Changing how you respond to and cope with challenges can improve your relationships and life overall. When you’re getting the same bad results over and over again, it might be time for a new perspective to help you create better outcomes.
When times are tough, things will change. When times are tough, they sometimes get tougher and sometimes get better. And when they don’t get better, they might stay pretty bad for a while.
These aren’t happy truths. They’re real truths. They are reality.
Of course, you already know this. Some people don’t take it to heart, though. Some people don’t accept it as truth. They think, “This is bad. This is how it’s going to be. This is how it’s going to stay.”
They think, ‘What’s the point of looking for happiness if it’s not there? What’s the point of seeking joy in my life if there’s no more joy to be had because of X, Y, and Z?’
There are some really devastating X, Y, and Zs out there, unfortunately.
After my first major breakup, I went into a depression. I was in moderate to severe depression, where everything that used to make me feel good didn’t anymore. Everything that used to make me feel bad or sad didn’t either. I felt devoid of emotions.
That’s why I describe depression as a “void” sometimes. It’s like a void where no emotion exists.
I wanted to feel those emotions, but they weren’t there. At least, not when I was depressed. Depression for me was like a dark room that I couldn’t even reach the light switch in. I saw a little light coming through the door, but everything else was dark. That was my experience.
Throughout life, I went through some dark, depressive moments. After my first major relationship ended, I had to go to therapy a few times to learn how to express myself to access what was really inside me.
One thing depression does, if you don’t know, is block your access to expressing what’s inside you. For me, it was very difficult when the therapist asked me to talk about someone or something. I thought, ‘How am I supposed to tell you what I’m feeling if I can’t feel?’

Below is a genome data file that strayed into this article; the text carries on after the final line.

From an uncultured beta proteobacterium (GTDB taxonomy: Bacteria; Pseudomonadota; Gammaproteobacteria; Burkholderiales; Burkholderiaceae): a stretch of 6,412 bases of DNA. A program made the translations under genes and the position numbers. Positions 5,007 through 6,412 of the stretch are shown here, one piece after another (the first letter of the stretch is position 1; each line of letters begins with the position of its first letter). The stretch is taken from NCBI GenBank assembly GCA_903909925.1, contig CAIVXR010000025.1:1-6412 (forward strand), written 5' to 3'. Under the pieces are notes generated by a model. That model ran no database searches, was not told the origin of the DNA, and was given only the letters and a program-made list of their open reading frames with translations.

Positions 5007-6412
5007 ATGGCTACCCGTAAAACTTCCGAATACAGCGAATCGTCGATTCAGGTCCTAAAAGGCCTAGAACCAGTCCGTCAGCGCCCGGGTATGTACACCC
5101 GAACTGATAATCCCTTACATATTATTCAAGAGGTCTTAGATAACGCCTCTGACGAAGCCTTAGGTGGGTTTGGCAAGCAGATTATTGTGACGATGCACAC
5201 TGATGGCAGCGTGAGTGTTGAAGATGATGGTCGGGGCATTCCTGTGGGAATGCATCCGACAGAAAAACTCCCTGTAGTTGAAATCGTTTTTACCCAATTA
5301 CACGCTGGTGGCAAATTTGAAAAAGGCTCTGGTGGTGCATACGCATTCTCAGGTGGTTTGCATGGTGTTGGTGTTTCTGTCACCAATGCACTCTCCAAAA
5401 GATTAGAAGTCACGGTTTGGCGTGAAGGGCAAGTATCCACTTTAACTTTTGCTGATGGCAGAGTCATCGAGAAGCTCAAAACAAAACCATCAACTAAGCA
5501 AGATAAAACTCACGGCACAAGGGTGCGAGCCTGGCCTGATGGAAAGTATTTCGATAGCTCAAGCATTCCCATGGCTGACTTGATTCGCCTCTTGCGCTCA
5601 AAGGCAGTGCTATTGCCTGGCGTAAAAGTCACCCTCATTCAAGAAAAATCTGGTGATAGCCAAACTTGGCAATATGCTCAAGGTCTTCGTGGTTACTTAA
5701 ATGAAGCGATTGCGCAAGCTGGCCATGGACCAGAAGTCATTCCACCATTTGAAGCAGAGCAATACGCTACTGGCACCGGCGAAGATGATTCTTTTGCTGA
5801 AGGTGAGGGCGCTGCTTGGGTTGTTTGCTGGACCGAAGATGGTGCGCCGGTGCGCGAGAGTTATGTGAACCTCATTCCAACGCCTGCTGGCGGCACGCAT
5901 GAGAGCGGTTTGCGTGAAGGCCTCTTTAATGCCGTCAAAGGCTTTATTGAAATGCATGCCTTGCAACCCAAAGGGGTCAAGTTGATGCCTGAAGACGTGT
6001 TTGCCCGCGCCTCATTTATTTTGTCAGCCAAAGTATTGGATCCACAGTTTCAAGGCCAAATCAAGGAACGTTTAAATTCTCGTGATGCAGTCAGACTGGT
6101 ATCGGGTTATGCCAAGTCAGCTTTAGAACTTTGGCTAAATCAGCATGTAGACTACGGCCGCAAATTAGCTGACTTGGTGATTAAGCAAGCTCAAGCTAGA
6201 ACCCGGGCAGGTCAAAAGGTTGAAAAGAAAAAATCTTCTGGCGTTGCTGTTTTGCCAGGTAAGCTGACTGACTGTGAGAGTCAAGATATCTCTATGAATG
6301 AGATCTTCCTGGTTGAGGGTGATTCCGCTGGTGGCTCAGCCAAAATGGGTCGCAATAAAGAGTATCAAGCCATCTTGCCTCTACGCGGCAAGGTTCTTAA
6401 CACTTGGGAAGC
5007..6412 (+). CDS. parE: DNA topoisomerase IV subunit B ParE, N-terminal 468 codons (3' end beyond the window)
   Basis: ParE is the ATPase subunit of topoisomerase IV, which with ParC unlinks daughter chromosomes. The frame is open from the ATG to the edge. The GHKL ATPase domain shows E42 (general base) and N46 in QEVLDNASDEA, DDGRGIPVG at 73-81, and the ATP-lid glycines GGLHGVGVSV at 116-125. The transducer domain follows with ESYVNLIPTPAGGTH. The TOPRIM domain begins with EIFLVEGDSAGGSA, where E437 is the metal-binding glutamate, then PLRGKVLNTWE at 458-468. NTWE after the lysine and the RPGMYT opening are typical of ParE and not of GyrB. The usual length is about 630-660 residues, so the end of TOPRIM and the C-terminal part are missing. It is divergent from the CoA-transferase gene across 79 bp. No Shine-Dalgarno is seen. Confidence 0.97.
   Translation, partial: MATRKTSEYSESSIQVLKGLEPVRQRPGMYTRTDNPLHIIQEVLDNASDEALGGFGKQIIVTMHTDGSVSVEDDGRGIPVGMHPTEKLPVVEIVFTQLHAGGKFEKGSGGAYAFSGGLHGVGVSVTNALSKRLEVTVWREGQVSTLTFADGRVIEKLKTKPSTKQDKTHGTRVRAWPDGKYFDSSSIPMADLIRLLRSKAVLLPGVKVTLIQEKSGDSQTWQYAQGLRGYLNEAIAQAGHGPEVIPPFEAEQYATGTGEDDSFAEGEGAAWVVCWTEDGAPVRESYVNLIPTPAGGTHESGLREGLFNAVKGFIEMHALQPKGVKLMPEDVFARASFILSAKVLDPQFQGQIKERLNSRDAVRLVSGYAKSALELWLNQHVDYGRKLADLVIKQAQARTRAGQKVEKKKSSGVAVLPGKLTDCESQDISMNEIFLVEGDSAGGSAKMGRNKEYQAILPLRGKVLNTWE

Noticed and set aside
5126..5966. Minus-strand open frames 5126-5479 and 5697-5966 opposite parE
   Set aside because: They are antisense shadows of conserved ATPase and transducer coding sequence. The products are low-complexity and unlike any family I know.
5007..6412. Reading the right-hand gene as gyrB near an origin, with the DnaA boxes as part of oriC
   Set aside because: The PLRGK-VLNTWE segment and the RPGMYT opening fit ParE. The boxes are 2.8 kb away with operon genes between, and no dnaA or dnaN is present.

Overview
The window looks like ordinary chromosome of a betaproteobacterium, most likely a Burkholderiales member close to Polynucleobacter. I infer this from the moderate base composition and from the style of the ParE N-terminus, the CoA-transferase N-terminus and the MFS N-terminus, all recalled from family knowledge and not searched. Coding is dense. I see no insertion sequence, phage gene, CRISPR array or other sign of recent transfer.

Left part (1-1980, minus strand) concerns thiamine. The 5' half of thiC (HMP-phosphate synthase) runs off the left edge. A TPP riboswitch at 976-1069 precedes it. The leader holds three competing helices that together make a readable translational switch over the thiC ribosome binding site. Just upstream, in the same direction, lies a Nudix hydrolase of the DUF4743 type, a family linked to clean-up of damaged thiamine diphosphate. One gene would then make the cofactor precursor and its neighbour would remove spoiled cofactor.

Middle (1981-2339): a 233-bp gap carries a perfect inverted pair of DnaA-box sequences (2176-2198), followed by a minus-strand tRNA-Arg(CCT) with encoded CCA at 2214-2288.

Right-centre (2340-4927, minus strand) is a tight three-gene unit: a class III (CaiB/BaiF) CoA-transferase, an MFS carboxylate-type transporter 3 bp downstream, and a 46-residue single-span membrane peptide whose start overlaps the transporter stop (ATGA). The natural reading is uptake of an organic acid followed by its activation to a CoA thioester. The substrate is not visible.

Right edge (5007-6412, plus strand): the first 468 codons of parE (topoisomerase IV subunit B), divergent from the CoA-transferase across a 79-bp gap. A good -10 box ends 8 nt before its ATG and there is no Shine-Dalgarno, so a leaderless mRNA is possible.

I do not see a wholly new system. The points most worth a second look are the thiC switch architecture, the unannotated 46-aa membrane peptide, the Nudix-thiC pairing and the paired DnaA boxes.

She asked me about my older sister, so I started talking about her and how she was like a mom to me. I said our mom couldn’t be our mom because she was too busy trying to keep our stepfather from being violent with us kids.
My sister played that mom role, and it was difficult for her. In therapy, when I started talking about my sister, I started crying. That hint of emotion felt good! It felt sad, yes, but I also felt happy because I discovered I had these thoughts and feelings about my sister that I didn’t realize were there. Deep stuff!
I felt grateful for having feelings and emotions in that moment. I also felt grateful for my sister showing up when my mom couldn’t. Therapy helped me access that.
I’ve said this before, but therapy is great because you can walk away and look back at the therapist’s door and realize your problems are ‘back there’ now. You can come back and talk about them again, but you can leave them there as you go about your life.
I know, it’s not that easy. That’s not how it always happens. In fact, it probably happens less often than more. But that’s how it felt. When I went to therapy, I opened a door and talked about all my problems, after which I could leave them behind me when I left.
Then, when I return, those problems will be there to talk about again. And hopefully, I can overcome them – which I eventually did. Therapy really helped.
I remember the last day of therapy. I told her, “I don’t think I want to come back anymore. I don’t need to.” I really didn’t want to anyway because therapy can be hard. There’s a lot of stuff that can come up and out of you. But it can also change your life.